- The Washington Times - Tuesday, July 16, 2013

A new 36-page memo from Democrats on the House Oversight and Government Reform Committee said that 15 interviews with IRS employees in Washington and Cincinnati have revealed no political motivation or White House involvement in the singling out of conservative groups seeking tax-exempt status, despite an inspector general’s report saying such groups were improperly targeted by the agency.

The investigation now includes full interviews with 15 employees — six Republicans, three Democrats and six “unaffiliated” workers — the memo says.

“Despite an extremely aggressive investigation involving thousands of documents and more than a dozen interviews of IRS employees, the overwhelming evidence before the committee reveals no political motivation or White House involvement in this process,” the memo reads.

Instead, the IRS employees in the tax service’s Cincinnati office sought guidance on how to process organizations applying for tax-exempt status in order to treat applicants consistently, the memo said.

The Cincinnati group manager in charge of employees handling political advocacy cases from May 2010 through February 2013, a self-identified Republican, echoed past claims that “tea party” cases were singled out for evidence of political advocacy.

“Review of the application showed that [there] wasn’t the precedents there to help guide through the application process,” the manager said. “So … we reached out to our Washington office for guidance.”

A Republican tax law specialist in Washington who handled tea party applications and drafted a guide sheet on how to handle political advocacy cases also said there was no White House involvement or bias against tea party groups.

She described as “kind of laughable” the idea of having a particular group in the D.C. office involved in advocacy cases based on an attempt to target President Obama’s political enemies.

“This is purely cases that, unfortunately, Cincinnati didn’t have enough guidance on,” she said. “That [tax-exempt] area is a very, very difficult area, and there’s not much guidance. And so the lingering length of time, unfortunately, was just trying to apply the law to the specific facts of each case.”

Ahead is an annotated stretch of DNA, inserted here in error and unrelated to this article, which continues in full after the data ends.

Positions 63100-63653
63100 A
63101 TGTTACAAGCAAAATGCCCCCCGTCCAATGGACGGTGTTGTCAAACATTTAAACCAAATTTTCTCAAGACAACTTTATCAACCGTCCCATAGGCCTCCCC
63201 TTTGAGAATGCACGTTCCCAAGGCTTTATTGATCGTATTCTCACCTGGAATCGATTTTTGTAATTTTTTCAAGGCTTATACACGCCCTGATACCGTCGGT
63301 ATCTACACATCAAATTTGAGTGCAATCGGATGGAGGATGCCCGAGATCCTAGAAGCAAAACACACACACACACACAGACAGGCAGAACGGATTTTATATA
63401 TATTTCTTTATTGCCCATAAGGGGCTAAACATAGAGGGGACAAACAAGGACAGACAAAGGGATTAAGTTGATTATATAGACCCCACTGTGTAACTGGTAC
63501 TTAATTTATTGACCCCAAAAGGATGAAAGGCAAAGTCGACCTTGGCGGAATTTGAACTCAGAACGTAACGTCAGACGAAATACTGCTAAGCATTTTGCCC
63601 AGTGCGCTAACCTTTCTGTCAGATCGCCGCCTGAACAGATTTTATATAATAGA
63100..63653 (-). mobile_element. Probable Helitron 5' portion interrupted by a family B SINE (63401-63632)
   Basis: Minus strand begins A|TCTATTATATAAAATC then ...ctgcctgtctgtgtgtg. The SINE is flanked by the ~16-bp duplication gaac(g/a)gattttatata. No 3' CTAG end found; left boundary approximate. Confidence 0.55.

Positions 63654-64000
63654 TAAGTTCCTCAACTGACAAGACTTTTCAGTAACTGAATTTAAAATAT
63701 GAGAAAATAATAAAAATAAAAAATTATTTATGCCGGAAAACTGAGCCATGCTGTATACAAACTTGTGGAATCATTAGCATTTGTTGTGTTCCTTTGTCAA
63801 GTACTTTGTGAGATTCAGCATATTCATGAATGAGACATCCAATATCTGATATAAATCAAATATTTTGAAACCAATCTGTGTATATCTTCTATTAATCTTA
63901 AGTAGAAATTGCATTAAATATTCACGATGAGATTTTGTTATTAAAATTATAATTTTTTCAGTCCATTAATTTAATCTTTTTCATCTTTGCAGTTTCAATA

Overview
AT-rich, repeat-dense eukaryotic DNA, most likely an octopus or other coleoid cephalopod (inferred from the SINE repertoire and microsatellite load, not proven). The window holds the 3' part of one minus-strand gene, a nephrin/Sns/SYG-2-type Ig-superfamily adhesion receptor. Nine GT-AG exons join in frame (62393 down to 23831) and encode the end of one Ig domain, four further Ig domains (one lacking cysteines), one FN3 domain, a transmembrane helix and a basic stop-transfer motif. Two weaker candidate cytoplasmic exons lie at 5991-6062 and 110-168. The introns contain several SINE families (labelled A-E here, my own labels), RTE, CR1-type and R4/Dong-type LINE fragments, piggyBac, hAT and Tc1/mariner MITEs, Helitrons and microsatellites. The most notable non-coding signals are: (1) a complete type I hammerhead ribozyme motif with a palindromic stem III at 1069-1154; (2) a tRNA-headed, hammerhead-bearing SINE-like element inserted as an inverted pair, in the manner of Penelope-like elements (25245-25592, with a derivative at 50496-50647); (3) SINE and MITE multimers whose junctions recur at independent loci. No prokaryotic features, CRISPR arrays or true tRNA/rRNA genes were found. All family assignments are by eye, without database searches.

The GOP-led House committee recently approved a resolution asserting that the woman at the center of the IRS fiasco waived her Fifth Amendment rights against self-incrimination when she came before the committee in May.

Lois Lerner, director of tax-exempt organizations for the agency, began her testimony by denying that she acted improperly and then immediately invoked her right not to testify against herself.

Ms. Lerner tried to stop the Cincinnati field office’s targeting of tea party and other right-leaning groups by directing specialists in 2011 to broaden their criteria so that it did not appear partisan, according to an audit by J. Russell George, the Treasury Department’s inspector general for tax administration. Yet the audit says the behavior resurfaced and had to be addressed once more in May 2012.

Ms. Lerner apologized at a May event with the American Bar Association for burdening the conservative groups from early 2010 to May 2012, an admission that set off a firestorm on Capitol Hill.

The announcement — staged through a prearranged question from the audience — was made days before the inspector general released the audit that confirmed Republican lawmakers’ suspicions in 2012 that tax investigators had targeted conservative groups.

Since then, however, Democrats have pushed for Mr. George to return to the committee and testify after it was discovered that an array of terms — not just “tea party or “9/12 project,” for example — were on so-called BOLO (“be-on-the-lookout”) lists.

Mr. George is among those scheduled to testify before the committee Thursday.

The Washington Times reported Monday that Mr. George informed Sen. Charles E. Grassley, Iowa Republican, that for the first time, confidential confidential tax records of several political candidates and campaign donors were improperly scrutinized by government officials, but the Justice Department has declined to prosecute any of the cases.

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